In an atom, the center is known as the nucleus which holds an atom's protons (which are positive in charge) and its neutrons (Which are neutral in charge). Surrounding this nucleus are the electrons (which are negative in charge) who orbit the nucleus. Opposite charges attract each other so the positive protons in the nucleus and the negative electrons in orbit feel a force of attraction between them. Atoms of different elements have different numbers of protons and therefore different degrees of attraction between the nucleus and the electrons. The number of protons tells us the quantity of positive charge in the nucleus and is therefore known as nuclear charge. A related and more helpful concept is known as effective nuclear charge. The electrons orbiting the atom's nucleus are of course negative in charge. Similar charges repel so any one electron feels a force of repulsion to the other electrons as they orbit. Another thing we have to understand is that electrons orbit the nucleus in layers (or shells). As you go down the rows (or periods) of the periodic table you add more shells of electrons to atoms. The outermost shell of electrons are known as the valance electrons, while all the inner shells of electrons are known as core electrons. The valance electrons still feel a force of attraction to the positive charge of the nucleus but they also have to contend with the negative charges of all the cumulative core electrons below repelling them. This difference between the force of attraction to the nucleus and the force of repulsion to core electrons that valance electrons feel is the effective nuclear charge. The formula for calculating the effective nuclear charge of an element is Zeff = Z - C. Where Zeff is the effective nuclear charge, Z is the atomic number (number of protons), and C is the number of core electrons. For example the Zeff of lithium is calculated by using Z = 3 and C = 2, so Zeff = 3 - 2 = +1. The reason we care so much about the valance electrons is because they are the electrons that do all the exciting reactions and bonding with other atoms. Knowing how tightly they are being held by the effective nuclear charge of the nucleus of an atom gives us an insight into the reactivity of elements. Hope this helps.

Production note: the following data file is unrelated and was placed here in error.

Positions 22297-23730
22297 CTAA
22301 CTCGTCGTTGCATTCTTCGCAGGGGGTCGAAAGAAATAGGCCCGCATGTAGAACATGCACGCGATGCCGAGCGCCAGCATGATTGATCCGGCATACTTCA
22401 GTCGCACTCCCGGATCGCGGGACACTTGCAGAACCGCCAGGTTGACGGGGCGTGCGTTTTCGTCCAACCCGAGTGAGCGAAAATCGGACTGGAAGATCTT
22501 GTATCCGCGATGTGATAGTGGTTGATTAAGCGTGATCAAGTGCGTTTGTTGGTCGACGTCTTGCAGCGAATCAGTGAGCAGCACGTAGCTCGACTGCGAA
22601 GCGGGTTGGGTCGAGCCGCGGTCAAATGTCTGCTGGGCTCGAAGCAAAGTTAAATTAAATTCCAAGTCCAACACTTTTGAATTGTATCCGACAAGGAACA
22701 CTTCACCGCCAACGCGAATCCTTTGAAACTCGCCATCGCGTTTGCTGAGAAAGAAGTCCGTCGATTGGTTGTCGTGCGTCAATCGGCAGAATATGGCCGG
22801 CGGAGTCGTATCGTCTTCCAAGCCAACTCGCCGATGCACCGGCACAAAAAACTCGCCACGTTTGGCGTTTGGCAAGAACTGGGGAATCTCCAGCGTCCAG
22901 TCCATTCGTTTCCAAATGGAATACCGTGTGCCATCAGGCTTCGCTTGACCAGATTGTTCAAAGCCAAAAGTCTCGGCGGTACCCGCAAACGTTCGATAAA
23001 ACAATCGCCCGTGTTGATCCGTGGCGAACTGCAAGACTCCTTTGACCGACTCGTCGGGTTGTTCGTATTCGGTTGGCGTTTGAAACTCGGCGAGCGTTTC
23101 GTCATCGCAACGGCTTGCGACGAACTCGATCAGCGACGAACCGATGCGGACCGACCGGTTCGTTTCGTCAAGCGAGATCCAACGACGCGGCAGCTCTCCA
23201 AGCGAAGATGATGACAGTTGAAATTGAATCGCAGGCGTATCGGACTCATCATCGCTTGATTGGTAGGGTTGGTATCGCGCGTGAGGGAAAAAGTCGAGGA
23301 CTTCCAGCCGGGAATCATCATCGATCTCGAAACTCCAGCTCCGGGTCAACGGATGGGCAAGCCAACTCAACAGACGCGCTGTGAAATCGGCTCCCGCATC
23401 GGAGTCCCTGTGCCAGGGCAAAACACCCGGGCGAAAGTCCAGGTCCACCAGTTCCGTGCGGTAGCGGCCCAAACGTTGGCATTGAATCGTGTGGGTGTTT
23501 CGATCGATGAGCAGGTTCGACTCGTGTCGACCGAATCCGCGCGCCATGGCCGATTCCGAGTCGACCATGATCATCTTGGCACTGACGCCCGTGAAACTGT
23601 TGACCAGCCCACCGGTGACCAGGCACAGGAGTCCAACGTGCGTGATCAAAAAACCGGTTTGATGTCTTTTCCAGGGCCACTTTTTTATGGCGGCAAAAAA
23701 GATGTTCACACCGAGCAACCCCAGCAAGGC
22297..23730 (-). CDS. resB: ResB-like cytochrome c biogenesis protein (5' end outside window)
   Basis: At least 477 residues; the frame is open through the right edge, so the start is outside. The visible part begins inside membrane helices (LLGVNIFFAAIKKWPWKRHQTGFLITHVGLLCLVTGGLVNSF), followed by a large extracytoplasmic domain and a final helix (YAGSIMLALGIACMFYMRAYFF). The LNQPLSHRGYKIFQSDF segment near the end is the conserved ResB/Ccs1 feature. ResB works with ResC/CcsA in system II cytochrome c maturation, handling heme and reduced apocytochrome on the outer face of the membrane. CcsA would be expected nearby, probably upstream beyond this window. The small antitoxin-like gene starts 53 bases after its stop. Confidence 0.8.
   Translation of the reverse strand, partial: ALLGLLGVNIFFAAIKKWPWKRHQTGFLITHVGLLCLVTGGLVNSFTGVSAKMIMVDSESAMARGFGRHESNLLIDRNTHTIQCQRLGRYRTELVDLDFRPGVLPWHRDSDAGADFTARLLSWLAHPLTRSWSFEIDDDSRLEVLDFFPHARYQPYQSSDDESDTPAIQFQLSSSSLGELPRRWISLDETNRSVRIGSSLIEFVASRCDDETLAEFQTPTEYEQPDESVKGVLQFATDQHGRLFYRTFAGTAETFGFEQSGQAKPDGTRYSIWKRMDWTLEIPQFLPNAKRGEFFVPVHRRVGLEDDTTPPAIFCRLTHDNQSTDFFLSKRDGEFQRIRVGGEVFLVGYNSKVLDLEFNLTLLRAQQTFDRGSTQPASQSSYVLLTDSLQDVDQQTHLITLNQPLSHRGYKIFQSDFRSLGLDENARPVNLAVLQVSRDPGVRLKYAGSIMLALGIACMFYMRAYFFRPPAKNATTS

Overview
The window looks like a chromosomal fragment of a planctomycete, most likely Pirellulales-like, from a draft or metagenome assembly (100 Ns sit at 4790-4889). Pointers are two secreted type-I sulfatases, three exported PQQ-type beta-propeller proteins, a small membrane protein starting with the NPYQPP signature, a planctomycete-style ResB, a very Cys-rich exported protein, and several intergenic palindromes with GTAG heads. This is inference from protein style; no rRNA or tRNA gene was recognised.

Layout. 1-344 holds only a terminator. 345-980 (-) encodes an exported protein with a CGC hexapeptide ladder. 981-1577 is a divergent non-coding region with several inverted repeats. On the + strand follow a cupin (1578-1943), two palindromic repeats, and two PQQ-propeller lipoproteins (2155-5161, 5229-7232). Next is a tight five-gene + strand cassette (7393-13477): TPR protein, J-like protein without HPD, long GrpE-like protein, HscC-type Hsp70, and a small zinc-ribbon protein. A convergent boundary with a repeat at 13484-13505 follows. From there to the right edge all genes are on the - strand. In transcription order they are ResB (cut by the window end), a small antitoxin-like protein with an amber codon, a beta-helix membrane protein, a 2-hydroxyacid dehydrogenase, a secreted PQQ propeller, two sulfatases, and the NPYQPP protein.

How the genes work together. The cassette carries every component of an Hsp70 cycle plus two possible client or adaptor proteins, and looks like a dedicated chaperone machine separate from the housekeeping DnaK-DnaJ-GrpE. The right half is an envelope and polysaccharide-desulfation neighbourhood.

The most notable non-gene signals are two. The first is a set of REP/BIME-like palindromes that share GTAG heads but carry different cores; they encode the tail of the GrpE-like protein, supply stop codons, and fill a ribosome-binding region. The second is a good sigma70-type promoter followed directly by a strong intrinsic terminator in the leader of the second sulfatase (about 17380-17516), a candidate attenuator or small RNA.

(7 votes)
  • female robot amelia style avatar for user Luca Valenti